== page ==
March 07, 2012
The Sad Religious Spin on the Iranian fiasco
Watching the drumbeat relative to Iran, one can not but be reminded of the Iraq experience. I hope to God that the USA does not elect someone who will follow the drumbeat of war. It will be a disaster. This article is a wise one relative to the particular religous spin (and I think a sad statement on the state of American political discourse and thinking that this sort of thing may well work: Bibi Netanyahu's Bible Story - Robert Wright - International - The Atlantic
Yesterday Israeli Prime Minister Benjamin Netanyahu gave President Obama a copy of the book of Esther, which will be read in synagogues this week in observance of Purim. Esther tells the story of a Persian government that tries and fails to wipe out all the Jews in the Persian Empire. According to the Israeli newspaper Haaretz, Netanyahu saw this as an occasion to generalize about Persians (or, as we call them today, Iranians). He told Obama, "Then, too, they wanted to wipe us out."
Here's a thought experiment: Suppose that an Arab or Iranian leader of Muslim faith met with President Obama and told him about some part of the Koran that alludes to conflict between Muhammad and Jewish tribes. For example, according to Muslim tradition, the Jewish tribe known as the Qurayzah, though living in Muhammad's town of Medina, secretly sided with Muhammad's enemies in Mecca. Suppose this Muslim said to Obama, "Then, too, the Jews were bent on destroying Muslims." What would our reaction be?
I think reactions would vary. Some people would say, "See, the Koran teaches Muslims to hate Jews!" Some would say, "Wow, this Muslim is looking really, really hard for reasons to keep hating Jews, isn't he?"
That second point, at least, would have some merit. After all, the Muslim could just as easily have pointed to parts of the Koran that say nice things about Jews--such as the part that says that God, in his "prescience," chose "the children of Israel ... above all peoples." Or the part that says that God "sent down the Torah" as "guidance to the people" and now had sent down the Koran "confirming what was before it."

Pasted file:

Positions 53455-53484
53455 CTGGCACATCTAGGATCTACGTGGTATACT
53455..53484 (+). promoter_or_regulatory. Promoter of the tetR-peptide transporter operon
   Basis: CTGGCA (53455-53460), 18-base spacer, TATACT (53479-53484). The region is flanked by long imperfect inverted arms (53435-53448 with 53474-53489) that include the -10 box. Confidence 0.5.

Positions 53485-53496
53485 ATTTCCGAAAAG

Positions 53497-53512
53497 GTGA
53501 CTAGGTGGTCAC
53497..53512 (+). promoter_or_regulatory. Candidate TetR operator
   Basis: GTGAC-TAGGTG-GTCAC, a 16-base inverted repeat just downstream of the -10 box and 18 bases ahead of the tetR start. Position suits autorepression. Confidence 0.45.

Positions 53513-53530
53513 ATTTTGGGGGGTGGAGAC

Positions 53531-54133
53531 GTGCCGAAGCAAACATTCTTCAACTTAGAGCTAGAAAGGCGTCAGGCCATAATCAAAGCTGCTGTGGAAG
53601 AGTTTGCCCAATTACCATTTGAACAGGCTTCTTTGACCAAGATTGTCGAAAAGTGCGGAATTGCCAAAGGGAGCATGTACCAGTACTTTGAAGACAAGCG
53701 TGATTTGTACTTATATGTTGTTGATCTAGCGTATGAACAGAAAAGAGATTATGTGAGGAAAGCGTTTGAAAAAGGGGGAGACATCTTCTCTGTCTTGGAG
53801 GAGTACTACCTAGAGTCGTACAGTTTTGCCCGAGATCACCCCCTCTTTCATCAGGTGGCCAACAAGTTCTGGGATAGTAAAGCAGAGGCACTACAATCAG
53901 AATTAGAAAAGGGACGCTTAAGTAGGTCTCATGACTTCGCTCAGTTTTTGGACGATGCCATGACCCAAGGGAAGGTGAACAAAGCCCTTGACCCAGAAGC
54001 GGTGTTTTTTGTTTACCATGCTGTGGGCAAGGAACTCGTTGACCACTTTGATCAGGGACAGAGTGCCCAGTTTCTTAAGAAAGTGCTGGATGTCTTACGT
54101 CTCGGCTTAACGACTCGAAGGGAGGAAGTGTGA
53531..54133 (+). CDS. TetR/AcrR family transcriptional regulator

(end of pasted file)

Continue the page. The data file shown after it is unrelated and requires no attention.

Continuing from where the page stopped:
By the same token, Netanyahu could choose to emphasize a part of the Hebrew Bible that depicts Persians in a more flattering light. For example, the part that calls Cyrus the Great, the Persian king, the "messiah" because he delivered the exiled Israelites back to their home. (Yes, the only non-Hebrew called messiah in the entire Hebrew Bible is a Persian!)
Dangerous rhetoric and dangerous game playing by a fringe in Israel that somehow believes that Iran is Iraq.
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If one wanted to be charitable (which I somehow doubt one does), one could keep in mind that Purim is the one holiday when one is religiously required to get so drunk that one cannot tell the difference between "cursed be Haman" and "blessed be Mordecai." Maybe Netanyahu was just starting a little early.
Posted by: Eva Luna at March 7, 2012 05:58 PM